Movie Review: Thor electrifies viewers but needs more Loki style sense of humor

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Marvel continues its slew of phase two movies with “Thor: The Dark World,” reuniting actor Chris Hemsworth with everyone’s favorite god of thunder.

We first saw the mighty Asgardian when he learned humility through being banished to earth by his father, Odin, and then again when he joined the Avengers to stop his “brother” Loki (Tom Hiddleston) from taking over Earth. And now the mighty Thor is back for another adventure.

The film starts off with a prologue that shows Thor’s grandfather battling an army of Dark Elves led by the fearsome Malekith (Christopher Eccleston), who is bent on plunging the universe into darkness.

His plan to do so involves harnessing the power of the mystical Aether, an ancient power that isn’t really fully explained.

However, before he’s able to use it, the Asgardians stop him from doing so, and Malekith flees the battle, along with some of his henchmen, to preserve his race and live to fight another day.

Meanwhile, Thor’s granddaddy realizes that he can’t destroy the Aether and instead buries it somewhere deep, where no one can find it. Of course, 30 minutes into the movie, it’s found.

Back in present day, Loki is imprisoned on Asgard following the events of “The Avengers,” Jane Foster (Natalie Portman) is stuck on Earth wondering why she hasn’t been called back by Thor yet and Thor himself is traveling through the Nine Realms kicking ass with Lady Sif and the Warriors Three.

In fact, it’s apparent through these scenes as to why Marvel gave the job of directing to Alan Taylor; his ability to stage and shoot a battle just as he does in “Game of Thrones.” This movie has some of the best action sequences seen in a superhero movie.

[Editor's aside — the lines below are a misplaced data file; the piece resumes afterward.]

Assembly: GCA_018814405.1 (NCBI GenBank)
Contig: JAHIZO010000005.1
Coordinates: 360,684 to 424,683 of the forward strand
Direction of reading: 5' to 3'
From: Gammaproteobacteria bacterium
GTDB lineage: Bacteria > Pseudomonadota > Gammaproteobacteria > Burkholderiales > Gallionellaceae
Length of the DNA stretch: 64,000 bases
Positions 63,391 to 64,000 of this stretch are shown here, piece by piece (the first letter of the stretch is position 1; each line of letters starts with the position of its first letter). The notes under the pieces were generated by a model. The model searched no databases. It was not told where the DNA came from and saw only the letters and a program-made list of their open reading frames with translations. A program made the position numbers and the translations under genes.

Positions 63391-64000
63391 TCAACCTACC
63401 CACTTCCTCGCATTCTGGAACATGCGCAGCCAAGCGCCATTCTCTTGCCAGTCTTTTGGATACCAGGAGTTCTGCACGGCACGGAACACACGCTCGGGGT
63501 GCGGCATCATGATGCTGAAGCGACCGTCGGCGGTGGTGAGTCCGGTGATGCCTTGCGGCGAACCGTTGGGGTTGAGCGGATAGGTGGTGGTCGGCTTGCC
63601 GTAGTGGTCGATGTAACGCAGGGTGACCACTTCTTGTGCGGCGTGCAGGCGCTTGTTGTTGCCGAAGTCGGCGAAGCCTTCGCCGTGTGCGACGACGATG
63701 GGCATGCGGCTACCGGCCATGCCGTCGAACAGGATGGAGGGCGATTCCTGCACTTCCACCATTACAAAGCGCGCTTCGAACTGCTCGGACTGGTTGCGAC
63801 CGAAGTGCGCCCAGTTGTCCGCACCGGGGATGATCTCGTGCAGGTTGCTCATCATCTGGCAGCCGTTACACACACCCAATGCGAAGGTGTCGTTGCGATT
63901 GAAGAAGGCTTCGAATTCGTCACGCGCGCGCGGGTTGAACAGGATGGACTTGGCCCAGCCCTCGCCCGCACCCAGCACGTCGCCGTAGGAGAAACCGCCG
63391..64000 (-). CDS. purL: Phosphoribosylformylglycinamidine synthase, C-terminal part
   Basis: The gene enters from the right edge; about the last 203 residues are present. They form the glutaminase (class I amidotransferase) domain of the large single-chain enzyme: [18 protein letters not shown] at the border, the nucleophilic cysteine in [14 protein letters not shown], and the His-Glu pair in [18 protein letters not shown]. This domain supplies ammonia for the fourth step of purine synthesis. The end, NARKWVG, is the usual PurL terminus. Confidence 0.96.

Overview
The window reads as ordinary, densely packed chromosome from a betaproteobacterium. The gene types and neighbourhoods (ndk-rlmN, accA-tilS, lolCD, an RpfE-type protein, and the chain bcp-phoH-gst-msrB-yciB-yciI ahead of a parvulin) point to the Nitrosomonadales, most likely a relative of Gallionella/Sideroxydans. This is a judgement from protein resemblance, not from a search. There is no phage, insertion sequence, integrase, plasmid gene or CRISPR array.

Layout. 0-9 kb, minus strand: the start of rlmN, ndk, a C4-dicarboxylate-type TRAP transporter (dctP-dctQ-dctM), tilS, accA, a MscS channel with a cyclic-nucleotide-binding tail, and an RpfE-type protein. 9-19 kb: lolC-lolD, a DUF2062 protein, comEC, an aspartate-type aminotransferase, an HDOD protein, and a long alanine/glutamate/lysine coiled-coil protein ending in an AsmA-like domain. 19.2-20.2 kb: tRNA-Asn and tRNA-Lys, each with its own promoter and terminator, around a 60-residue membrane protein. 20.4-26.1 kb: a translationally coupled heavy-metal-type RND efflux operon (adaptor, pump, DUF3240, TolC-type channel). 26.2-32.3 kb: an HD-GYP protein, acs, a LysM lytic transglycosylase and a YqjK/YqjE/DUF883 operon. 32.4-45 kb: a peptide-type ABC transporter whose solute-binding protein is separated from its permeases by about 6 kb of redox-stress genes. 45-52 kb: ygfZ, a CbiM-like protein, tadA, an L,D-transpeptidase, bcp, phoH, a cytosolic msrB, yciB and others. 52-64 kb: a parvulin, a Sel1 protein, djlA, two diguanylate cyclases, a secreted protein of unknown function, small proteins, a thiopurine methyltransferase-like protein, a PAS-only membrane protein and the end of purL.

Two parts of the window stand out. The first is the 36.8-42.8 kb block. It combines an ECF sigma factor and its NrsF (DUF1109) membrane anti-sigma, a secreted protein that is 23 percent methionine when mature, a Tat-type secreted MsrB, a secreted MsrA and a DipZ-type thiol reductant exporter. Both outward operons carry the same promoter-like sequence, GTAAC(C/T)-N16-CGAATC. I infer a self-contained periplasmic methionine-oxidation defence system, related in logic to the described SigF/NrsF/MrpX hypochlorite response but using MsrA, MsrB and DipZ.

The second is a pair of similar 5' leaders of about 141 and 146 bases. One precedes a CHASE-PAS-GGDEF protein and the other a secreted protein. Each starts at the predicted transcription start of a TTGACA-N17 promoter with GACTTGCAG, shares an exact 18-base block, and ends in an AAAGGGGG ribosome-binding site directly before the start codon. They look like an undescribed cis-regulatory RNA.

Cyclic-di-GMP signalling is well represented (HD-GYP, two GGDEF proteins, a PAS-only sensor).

The Convergence, a cosmic event in which all the realms align, is approaching, and Malekith awakens from his slumber to once again attempt to gain the power of the Aether. And as the worlds align, portals open up everywhere.

The film kicks up a gear when Thor and Loki are compelled to join forces, providing an interesting dynamic in the film; in fact Hiddleston outshined every single actor, including Eccleston.

The relationship between Thor and Loki is even more interesting than that of Thor and Jane; a potential love triangle between the pair and Lady Sif is thrown into the mix for a few seconds but gets dropped fairly quickly.

Jane’s friendship with intern Darcy (Kat Dennings) and Dr. Eric Selvig (Stellan Skarsgard), along with Thor’s ‘fish-out-of-water’ shtick deliver some very comedic moments and battle “Iron Man 3” for the title of funniest Marvel movie.

The film is definitely a step up from the first installment and post-Avengers standalone hero films have to work doubly hard to make a mark.

The result is a good Thor movie with brilliant action sequences and great comedy, but doesn’t quite bring the hammer down. This franchise needs more Loki, and lots of him. An eight out of ten.


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